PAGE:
Refugees — 10 days of hearing their stories

Refugees — 10 days of hearing their stories October 30, 2015

I was like a man walking into the desert without a plan.

As a writer, it’s hard not to think ahead about plot lines and the twists that lead to the explosive ending. I wanted to develop a lead and an outline before I even boarded an airplane. I wanted to write the story and just fill in the blanks along the way. But I committed to sit back and let God write the story, to prepare the steps and the people along the way.

He did.

If you don’t know, I spent 10 days in Jordan, visiting and interviewing Syrian and Iraqi refugees. I came away from this time with a profound and deep understanding of a world turned upside down with innocent people impacted by man’s depravity. I left these refugees with a deeper sense of faith, spurred by wounded men and women who never give up on God.


I met with more than 20 families who were displaced from their homes in Syria and Iraq. There were both Christian and Muslim families, equally impacted by terror and war. Hands trembling, I tapped out the translated tales and often found myself squeezing away the tears so I could my job.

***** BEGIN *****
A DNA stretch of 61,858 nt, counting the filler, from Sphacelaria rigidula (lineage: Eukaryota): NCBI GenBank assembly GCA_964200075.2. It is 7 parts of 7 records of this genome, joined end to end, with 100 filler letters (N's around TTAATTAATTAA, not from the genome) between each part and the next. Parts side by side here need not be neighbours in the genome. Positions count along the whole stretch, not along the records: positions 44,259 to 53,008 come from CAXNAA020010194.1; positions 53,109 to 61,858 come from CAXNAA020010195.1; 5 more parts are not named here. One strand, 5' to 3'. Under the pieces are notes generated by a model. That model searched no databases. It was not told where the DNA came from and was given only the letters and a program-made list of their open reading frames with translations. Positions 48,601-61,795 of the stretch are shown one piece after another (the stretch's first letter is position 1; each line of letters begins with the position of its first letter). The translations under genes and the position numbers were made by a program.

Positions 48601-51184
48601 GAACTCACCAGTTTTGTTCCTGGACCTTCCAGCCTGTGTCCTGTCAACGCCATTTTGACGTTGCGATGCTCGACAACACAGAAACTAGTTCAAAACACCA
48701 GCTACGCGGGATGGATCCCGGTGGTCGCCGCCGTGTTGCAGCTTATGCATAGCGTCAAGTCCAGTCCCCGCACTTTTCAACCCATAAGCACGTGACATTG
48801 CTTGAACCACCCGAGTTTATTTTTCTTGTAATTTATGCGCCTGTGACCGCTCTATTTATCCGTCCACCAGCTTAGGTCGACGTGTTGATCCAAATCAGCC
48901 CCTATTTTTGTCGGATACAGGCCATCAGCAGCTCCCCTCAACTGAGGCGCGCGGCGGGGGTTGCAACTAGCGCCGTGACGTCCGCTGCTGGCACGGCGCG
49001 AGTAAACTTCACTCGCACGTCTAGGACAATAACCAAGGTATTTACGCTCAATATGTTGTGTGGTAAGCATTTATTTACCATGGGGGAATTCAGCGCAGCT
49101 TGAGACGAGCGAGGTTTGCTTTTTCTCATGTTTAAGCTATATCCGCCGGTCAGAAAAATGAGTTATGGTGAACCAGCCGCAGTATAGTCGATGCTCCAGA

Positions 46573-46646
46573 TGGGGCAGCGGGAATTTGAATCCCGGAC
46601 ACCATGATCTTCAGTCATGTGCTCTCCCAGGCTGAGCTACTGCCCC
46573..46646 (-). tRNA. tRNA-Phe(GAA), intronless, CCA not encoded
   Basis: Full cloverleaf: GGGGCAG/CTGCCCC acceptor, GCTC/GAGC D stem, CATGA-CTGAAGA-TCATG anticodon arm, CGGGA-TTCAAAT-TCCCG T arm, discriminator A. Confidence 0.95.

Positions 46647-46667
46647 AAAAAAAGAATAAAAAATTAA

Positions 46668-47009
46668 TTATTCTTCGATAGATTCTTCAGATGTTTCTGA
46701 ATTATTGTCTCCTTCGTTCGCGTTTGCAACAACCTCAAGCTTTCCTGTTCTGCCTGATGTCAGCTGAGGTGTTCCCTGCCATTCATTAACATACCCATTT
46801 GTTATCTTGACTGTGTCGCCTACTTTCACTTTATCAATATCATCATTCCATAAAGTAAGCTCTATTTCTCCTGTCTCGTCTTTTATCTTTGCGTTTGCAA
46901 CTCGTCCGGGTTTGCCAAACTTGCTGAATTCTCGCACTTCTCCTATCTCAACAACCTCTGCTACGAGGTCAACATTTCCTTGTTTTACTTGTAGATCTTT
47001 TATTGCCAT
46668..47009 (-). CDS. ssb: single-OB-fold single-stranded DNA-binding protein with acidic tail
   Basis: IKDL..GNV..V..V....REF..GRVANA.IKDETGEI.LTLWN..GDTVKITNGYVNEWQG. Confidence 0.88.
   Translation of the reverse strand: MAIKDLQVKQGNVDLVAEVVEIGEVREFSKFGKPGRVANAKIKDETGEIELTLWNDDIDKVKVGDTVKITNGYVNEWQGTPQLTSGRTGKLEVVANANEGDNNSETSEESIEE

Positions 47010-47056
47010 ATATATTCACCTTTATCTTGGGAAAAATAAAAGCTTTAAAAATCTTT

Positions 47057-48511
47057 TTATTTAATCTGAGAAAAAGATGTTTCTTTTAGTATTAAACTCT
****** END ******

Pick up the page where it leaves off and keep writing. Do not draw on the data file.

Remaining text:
I was exhausted with the burdens of suffering and the hours of listening, interpretation, and then scribing. And yet, I was energized because of the faith of these people.IMG_9661

Throughout my ten days, I informally met other believers by the hundreds who continually asked the readers of these words to pray and to help governments change. I met ordinary people who wring their hands at the refugees scrambling to find some stability for their families. I met politicians and decision makers who are trying to lessen the burdens on both the citizen and refugee.  Over and again I heard this phrase: “It’s complicated.”

But I still believe in miracles.

@D. Rupert
@D. Rupert

The stories are real

I’ve been able to share a few stores already, like this one: Family of five: We pray for ISIS, where the mother of three children prays for those who displaced her family from their home in Iraq, even though they live in a cargo box waiting for U.N. resolution.

This story, Nowhere to go: Refugee families escaped persecution, but cannot escape captivity, describes the unbelievably “stuck” position many of these refugees face. They cannot go home. They cannot work, due to government restriction. And so they wait on a distant hope of immigration.

And then there was Albert, who left his business in Aleppo, Syria beJackAndMecause of the escalation of hostilities. His son smiled his way into my heart, fully understanding the family’s plight. The article, This Syrian family is looking for home has been shared all across the world.